Dennis Jones: D2000 has been funded for 21 years by Allegheny County Juvenile Probation. This program is the heart of the agency because of the consistent resources that are placed into it. The Diversion program receives youth who have been arrested for crimes or been involved in some unlawful act that came to the attention of law enforcement, Court Judges, or school officers and are remanded to work with us for a set period of time. The legacy of this program is proof that YES has a track record of success in ensuring youth have the access to resources and relationships that make it possible for them to exit the juvenile system.
Kars4Kids: You have programs specific to young men and young women. How do the needs of young men and young women differ, and how does this affect your programming for each group?
Denise Jones: Young men and women develop distinctively and have unique needs for belongingness and identity development. As such, we are intentional in creating spaces that speak to students’ specific needs in healthy peer environments. We allow our young men and young women to engage productively together, but we believe in the power of the sacred space, that allows them to be free from the gaze of the other and really dive deep into their personal and unique needs.
Kars4Kids: YES has both exploratory employment/career directed programs and college preparatory programs. What percentage of your participants opt for career guidance over higher education? Are some exploring both paths?
Denise Jones: 85% of our students matriculate into higher education and vocational; 15% pursue post-secondary careers.
Kars4Kids: Can you tell us about your student projects and perhaps describe one or two successful examples of these projects?
Denise Jones: Students are trained as researchers over the summer through our employment program. We believe this is a useful skill for students to gain for both post-secondary readiness and career success. Students have agency and autonomy in constructing projects that are meaningful and relevant to their communities and personal interests. Students use these projects to represent their profiles for college and market themselves for various admissions needs as well. A pair of students researched factors contributing to the mortality of black women in the US. This was an extremely profound and complex and important project that our young students undertook. Students built on this project over the years and used it to frame their undergraduate studies. Success is embodied in moments like this where projects have long-lasting currency for students’ academic and career trajectories.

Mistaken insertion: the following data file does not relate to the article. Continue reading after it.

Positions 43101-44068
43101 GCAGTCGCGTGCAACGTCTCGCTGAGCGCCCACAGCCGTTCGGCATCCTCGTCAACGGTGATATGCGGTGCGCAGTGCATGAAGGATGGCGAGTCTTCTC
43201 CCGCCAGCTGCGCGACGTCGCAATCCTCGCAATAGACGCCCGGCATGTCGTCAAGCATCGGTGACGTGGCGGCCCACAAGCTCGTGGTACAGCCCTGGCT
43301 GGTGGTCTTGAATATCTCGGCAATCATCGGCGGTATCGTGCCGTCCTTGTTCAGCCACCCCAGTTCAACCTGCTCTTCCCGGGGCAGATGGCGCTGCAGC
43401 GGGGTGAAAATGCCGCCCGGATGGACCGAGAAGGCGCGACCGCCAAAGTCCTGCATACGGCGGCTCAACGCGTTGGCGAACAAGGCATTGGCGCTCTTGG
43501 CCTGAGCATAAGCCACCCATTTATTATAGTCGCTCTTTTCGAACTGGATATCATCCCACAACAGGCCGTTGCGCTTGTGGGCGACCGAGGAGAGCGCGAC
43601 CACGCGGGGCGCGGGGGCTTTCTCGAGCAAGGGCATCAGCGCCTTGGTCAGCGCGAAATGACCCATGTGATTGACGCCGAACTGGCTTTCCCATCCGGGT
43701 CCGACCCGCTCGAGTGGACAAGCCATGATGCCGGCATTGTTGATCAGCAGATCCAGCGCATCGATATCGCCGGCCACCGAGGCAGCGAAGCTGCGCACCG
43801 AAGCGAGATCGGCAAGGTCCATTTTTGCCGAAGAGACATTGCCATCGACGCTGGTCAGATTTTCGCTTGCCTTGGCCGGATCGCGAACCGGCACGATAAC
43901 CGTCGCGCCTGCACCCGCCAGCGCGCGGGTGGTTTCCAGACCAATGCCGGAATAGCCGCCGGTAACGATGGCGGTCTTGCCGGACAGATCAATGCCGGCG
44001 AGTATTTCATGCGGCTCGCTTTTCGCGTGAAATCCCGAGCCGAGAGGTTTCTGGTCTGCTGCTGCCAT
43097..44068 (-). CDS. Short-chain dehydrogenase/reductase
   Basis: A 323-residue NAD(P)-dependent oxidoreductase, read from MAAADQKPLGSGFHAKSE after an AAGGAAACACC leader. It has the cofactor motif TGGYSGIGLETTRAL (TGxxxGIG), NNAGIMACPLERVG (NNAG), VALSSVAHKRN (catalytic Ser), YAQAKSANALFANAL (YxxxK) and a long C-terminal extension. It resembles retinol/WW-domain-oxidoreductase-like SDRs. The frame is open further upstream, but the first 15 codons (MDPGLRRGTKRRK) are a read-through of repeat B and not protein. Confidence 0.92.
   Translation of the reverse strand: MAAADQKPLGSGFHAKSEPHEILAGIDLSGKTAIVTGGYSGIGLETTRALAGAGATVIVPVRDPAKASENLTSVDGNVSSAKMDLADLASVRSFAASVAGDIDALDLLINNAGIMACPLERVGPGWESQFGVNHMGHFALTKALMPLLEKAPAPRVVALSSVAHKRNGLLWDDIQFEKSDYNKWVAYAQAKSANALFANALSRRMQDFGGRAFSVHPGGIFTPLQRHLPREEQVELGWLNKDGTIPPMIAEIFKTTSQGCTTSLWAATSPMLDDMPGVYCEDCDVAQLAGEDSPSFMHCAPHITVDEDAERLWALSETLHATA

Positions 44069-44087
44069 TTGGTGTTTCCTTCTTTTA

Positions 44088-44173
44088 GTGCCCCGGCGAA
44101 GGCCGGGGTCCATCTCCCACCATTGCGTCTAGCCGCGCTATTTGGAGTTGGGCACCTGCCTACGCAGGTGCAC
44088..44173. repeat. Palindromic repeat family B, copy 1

Kars4Kids: How has the coronavirus pandemic affected your work?
Denise Jones: Like so many organizations, the COVID-19 pandemic has forced us to rethink our mentorship model and program delivery. For example, during our Summer 2020 programming we had to find innovative methods for creating engaging virtual programming for youth over a 6-week time period. We are so proud of all of our staff, youth, and stakeholders for their commitment to YES values even as the consequences of the pandemic continue on. As previously stated, we are eagerly anticipating our return to rigorous, in-person program delivery.
Kars4Kids: What’s next for Youth Enrichment Services?
Dennis Jones: We are currently in the process of creating a Justice and Equity Technology, Workforce, and Academic Enrichment Center. We know very well that there are signs that workforce programs are becoming a priority for youth, particularly programs that address the need for youth who exist in underserved communities needing access to technology and expertise with technology. Our role is to build a digital badging portfolio for all participants so that they can transfer these skills to future employment. They are able to use this badging as proof that they possess the skills new jobs often require. We want to ensure youth entering the workforce have the necessary skills and preparation to lead them to positive career choices.